Food Retail Expansion to Support Health (FRESH) Program, New York, New York

Jurisdiction Name: New York
State/Province: NY
Country: United States
Type of Government: Municipality
Population: 8,175,133
Population Range: 1 million or more
Policy Links: WebPDF
Policy type: program
Year: 2009
GFC Topic: community food connections, community food security
Keywords: food access, food affordability, food retail, grocery store, healthy food access, healthy food retail, incentive program, land use, neighborhood, residential zone, tax exemption, underserved, urban, zoning
Adopting Government Department(s):

New York City Council

Lead Implementing Entity(s): New York City Industrial Development Agency; New York City Department of City Planning
Support Entity(s):

Department of Mental Health and Hygiene; Mayor's Office of Food Policy; New York City Economic Development Corporation

Funding Amount: Unknown
Funding Sources: New York State Department of Health’s Healthy Eating and Active Living by Design (HEALD) with support from NYCEDC, DCP, DOHMH, and the Office of the Deputy Mayor for Health and Human Services.
Policy Outcome(s):

This program was designed to establish and maintain grocery stores in underserved areas of New York City in order to decrease disparities in accessing healthy, fresh, and affordable food. To do so, the program targeted barriers that organizations may face when entering underserved markets of New York City, such as regulatory barriers, risk aversion, and start-up costs. To decrease these barriers and increase the likelihood of business establishment, the FRESH program offers financial and zoning incentives. Financially, businesses may benefit from decreased land and building taxes, sales tax exemptions, and mortgage recording tax deferrals. Zoning incentives include additional development rights (one square foot of floor area in mixed residential/commercial zone for every one square foot provided for a grocery store), reduction in require parking, and larger as-of-right stores in light manufacturing areas. As of 2015, evaluations of the program have stated that FRESH has been successful in increasing food retail options in underserved neighborhoods across the city.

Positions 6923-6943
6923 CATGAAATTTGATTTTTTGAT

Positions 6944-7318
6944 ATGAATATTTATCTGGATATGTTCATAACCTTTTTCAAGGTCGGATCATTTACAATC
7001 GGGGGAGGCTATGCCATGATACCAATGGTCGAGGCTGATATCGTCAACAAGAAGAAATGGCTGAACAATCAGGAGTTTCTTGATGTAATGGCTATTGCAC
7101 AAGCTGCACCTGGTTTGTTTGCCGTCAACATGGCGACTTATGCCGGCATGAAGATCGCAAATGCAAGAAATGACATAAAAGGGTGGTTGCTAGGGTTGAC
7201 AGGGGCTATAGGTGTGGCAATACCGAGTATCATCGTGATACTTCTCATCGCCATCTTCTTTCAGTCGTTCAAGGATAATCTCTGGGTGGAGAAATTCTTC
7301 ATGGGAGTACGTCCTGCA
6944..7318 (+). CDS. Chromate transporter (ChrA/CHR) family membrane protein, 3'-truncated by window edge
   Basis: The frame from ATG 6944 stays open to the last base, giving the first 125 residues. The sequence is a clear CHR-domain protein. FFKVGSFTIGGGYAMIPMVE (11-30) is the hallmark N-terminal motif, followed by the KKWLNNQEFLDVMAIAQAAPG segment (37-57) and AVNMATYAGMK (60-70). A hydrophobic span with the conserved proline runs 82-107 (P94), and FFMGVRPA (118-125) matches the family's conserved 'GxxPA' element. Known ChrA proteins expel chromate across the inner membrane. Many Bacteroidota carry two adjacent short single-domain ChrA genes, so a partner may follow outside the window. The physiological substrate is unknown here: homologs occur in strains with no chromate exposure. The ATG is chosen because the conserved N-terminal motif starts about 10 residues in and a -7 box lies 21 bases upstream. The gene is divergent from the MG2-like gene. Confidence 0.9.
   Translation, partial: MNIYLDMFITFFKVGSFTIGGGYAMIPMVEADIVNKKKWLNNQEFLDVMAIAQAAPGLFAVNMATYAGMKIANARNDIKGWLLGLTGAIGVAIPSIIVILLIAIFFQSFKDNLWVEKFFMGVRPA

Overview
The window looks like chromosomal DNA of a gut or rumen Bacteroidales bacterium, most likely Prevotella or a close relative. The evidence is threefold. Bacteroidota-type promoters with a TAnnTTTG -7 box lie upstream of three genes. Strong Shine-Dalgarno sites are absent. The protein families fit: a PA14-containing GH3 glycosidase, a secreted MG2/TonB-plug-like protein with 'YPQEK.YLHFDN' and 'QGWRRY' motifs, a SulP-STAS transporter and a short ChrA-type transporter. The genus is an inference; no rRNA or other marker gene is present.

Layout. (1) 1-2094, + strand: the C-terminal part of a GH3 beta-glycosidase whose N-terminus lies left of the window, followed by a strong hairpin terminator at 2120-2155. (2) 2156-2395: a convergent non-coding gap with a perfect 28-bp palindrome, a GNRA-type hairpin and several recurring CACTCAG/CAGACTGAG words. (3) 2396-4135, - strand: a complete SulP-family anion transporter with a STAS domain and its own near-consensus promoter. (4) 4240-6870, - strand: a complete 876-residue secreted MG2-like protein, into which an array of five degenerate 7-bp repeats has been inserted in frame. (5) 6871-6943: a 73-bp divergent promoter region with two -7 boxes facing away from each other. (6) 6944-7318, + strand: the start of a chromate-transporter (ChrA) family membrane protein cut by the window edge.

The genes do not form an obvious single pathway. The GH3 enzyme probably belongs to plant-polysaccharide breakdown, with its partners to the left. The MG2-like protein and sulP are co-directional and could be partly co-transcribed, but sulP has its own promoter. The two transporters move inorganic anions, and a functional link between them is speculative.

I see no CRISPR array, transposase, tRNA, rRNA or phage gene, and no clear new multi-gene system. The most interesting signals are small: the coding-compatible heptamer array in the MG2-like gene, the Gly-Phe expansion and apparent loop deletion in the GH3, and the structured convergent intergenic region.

Additional Resources and Information: Link 1Link 2